decline in stock prices.
In 2023 most of the performance for global equity came from increasing valuations. Despite economic headwinds, parts of the market look more expensive than others. In the US, valuations are elevated relative to history. Much of this is fueled by the “Magnificent
7” stocks which have led performance this year on the hopes for artificial intelligence (AI). The rest of the market has lower valuations but is still high relative to where we are in the cycle. While we like many of the companies benefiting
from AI, we are also cautious about extrapolating 2023 returns into the future. As such we have allocations to other areas of the market which have been more beaten up. This includes global small caps as well as emerging markets where valuations are
attractive and return prospects are strong on a longer-term basis.
In fixed income we see the opportunity for good returns. It’s been many years since we have seen yields at these levels. In addition, yields may come down this year as central banks lower rates and economic growth slows. This provides a boost
to bond returns. Yet over a longer time horizon, we think that yields will remain above where we were in the last two cycles. This has implications for how we strategically allocate client portfolios. In particular, we think over time we will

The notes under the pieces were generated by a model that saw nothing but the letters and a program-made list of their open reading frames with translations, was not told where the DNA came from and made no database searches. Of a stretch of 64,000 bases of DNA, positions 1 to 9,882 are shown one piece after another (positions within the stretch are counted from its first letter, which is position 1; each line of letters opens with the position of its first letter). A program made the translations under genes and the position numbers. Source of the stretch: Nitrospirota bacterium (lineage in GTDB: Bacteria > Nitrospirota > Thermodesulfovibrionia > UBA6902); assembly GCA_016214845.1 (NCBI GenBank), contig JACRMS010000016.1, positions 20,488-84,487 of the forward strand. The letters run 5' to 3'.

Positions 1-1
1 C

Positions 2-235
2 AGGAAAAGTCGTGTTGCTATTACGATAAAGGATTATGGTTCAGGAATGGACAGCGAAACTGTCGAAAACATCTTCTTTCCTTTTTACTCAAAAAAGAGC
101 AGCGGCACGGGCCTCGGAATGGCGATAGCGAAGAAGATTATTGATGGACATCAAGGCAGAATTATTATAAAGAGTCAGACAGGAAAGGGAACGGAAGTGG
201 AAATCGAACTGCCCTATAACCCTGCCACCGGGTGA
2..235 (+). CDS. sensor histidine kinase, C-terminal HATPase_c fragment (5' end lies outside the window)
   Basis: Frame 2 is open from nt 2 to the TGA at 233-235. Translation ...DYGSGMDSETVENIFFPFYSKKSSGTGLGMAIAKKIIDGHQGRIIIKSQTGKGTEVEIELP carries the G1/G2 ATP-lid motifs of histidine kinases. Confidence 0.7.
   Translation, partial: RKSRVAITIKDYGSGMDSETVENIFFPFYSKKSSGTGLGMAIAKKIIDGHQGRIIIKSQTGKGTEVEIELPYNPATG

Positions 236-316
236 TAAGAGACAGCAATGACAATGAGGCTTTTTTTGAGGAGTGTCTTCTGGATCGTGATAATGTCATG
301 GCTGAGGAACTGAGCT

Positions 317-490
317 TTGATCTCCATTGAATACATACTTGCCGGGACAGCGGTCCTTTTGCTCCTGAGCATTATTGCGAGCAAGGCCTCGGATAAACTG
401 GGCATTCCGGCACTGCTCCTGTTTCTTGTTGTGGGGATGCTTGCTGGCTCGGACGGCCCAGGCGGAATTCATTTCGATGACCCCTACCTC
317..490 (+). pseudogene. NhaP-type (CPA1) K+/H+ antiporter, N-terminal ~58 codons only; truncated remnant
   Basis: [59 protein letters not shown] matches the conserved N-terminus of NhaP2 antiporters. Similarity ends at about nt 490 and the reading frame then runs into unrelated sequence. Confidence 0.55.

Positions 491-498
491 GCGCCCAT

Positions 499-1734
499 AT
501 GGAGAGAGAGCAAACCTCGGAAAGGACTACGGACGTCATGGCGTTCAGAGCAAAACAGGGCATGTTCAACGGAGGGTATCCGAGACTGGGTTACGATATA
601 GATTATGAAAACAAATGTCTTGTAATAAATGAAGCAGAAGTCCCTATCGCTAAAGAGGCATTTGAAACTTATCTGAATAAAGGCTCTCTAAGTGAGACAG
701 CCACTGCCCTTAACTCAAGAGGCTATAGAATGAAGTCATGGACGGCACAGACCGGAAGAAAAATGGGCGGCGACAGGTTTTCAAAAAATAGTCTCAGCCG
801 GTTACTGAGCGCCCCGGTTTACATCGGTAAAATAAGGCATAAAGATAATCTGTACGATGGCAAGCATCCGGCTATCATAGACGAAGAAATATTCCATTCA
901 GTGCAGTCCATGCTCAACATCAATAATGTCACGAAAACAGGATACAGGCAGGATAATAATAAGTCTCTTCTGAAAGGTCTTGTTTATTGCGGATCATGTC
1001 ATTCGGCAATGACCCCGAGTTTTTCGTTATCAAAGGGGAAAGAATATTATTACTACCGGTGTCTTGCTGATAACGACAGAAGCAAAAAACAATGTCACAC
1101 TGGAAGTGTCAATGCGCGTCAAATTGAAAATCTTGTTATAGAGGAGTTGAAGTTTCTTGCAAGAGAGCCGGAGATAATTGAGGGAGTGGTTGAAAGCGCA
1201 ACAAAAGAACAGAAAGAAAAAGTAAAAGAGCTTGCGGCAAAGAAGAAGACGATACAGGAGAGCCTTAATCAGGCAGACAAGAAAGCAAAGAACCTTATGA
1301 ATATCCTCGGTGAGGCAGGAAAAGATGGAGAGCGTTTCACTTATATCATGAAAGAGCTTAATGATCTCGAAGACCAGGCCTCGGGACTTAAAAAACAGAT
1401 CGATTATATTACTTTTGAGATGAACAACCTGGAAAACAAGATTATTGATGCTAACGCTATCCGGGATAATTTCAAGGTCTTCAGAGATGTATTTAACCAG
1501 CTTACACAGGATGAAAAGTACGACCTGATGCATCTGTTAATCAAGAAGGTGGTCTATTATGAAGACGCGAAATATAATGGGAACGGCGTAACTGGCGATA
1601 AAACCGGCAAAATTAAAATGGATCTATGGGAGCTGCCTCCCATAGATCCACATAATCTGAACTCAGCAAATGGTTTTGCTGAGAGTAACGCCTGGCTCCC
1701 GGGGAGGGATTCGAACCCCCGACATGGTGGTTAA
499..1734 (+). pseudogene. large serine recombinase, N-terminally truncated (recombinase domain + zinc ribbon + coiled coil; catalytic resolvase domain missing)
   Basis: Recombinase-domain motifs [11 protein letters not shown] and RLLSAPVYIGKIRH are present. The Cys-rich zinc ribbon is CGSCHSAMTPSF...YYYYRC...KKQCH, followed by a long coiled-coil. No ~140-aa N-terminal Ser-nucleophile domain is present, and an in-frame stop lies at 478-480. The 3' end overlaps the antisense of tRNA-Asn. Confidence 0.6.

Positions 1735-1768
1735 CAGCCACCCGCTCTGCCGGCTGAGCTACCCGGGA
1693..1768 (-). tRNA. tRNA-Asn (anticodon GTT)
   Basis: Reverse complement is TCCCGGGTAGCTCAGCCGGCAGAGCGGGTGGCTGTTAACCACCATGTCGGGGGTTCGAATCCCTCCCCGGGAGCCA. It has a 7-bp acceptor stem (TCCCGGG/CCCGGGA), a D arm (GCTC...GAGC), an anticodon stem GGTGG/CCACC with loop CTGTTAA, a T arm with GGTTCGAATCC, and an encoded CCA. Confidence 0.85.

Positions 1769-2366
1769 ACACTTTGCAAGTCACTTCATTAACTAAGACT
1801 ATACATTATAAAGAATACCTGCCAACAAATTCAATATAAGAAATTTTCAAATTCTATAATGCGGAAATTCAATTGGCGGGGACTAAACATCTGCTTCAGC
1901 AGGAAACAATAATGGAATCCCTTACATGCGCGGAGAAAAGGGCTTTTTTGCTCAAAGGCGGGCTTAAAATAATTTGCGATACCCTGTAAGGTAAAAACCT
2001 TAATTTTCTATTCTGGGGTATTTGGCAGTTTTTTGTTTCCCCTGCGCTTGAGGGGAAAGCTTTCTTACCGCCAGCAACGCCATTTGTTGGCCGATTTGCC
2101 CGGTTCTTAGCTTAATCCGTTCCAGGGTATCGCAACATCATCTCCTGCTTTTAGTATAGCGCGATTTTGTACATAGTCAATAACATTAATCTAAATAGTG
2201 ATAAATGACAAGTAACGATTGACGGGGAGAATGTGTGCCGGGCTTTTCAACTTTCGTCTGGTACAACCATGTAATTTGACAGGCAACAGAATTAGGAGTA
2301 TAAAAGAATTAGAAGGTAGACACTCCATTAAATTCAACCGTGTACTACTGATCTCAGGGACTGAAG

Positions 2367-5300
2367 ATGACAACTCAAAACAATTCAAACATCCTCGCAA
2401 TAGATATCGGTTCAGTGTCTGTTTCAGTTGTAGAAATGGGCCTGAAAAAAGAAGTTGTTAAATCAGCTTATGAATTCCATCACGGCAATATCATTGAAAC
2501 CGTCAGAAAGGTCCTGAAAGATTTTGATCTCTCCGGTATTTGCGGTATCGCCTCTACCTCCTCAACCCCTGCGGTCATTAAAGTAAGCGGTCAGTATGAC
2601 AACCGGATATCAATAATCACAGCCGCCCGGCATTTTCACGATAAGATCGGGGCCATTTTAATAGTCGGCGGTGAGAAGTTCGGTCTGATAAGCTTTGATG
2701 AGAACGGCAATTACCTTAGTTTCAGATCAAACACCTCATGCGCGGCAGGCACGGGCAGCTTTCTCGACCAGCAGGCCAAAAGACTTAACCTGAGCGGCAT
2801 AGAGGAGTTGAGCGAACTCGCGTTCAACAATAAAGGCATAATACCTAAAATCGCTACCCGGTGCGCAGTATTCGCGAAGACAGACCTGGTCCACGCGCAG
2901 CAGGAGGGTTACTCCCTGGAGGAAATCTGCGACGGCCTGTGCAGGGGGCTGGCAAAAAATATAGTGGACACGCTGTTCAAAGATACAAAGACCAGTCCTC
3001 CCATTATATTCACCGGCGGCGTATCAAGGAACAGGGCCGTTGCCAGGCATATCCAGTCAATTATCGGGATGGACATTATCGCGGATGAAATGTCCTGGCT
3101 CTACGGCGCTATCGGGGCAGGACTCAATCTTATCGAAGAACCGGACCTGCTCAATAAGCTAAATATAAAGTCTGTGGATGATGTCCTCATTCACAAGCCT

allocate more of a portfolio to corporate credit.
Within the allocation to credit in our portfolios we have been making enhancements and adding to our investment platform. Within high yield bonds we have broadened our investment management team's mandate to better generate return and manage risk.
We have also added mortgages to our investment platform. Here we see strong yields as there has been less competition from banks, which gives us more bargaining power. Later this year we are also adding emerging markets bonds. This is an evolution
in our fixed income offering as we look to expand our opportunity set to this large market. The benefits are higher yields, improved diversification as well as our better ability to add value through active management.
We will continue to steward client capital through shifting environments: both strong markets that we have seen recently to more challenging ones that inevitably lie ahead. We always seek to balance short-term tactical views against long-term assessments
of risks and rewards. It is also part of our DNA to evolve our investment capabilities as opportunities arise. These approaches have served clients well and we expect will continue to do so in 2024 and beyond.